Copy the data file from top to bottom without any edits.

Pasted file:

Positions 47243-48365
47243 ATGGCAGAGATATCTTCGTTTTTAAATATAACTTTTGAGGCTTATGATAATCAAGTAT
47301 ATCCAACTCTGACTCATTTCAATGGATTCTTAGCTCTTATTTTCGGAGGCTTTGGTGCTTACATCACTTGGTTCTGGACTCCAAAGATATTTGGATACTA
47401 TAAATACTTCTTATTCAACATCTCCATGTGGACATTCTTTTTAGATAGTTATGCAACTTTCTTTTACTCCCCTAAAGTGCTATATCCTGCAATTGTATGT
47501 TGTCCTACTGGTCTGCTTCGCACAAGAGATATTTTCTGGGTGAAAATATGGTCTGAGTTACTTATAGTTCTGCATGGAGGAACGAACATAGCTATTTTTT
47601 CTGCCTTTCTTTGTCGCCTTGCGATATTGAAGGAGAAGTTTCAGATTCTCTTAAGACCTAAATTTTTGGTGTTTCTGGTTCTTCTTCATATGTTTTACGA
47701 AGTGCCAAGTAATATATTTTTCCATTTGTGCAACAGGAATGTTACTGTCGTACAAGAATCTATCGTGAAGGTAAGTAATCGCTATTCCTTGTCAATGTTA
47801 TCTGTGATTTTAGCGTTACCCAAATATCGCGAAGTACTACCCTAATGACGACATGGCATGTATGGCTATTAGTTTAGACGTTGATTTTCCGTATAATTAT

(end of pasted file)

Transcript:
Positions 47243-48365
47243 ATGGCAGAGATATCTTCGTTTTTAAATATAACTTTTGAGGCTTATGATAATCAAGTAT
47301 ATCCAACTCTGACTCATTTCAATGGATTCTTAGCTCTTATTTTCGGAGGCTTTGGTGCTTACATCACTTGGTTCTGGACTCCAAAGATATTTGGATACTA
47401 TAAATACTTCTTATTCAACATCTCCATGTGGACATTCTTTTTAGATAGTTATGCAACTTTCTTTTACTCCCCTAAAGTGCTATATCCTGCAATTGTATGT
47501 TGTCCTACTGGTCTGCTTCGCACAAGAGATATTTTCTGGGTGAAAATATGGTCTGAGTTACTTATAGTTCTGCATGGAGGAACGAACATAGCTATTTTTT
47601 CTGCCTTTCTTTGTCGCCTTGCGATATTGAAGGAGAAGTTTCAGATTCTCTTAAGACCTAAATTTTTGGTGTTTCTGGTTCTTCTTCATATGTTTTACGA
47701 AGTGCCAAGTAATATATTTTTCCATTTGTGCAACAGGAATGTTACTGTCGTACAAGAATCTATCGTGAAGGTAAGTAATCGCTATTCCTTGTCAATGTTA
47801 TCTGTGATTTTAGCGTTACCCAAATATCGCGAAGTACTACCCTAATGACGACATGGCATGTATGGCTATTAGTTTAGACGTTGATTTTCCGTATAATTAT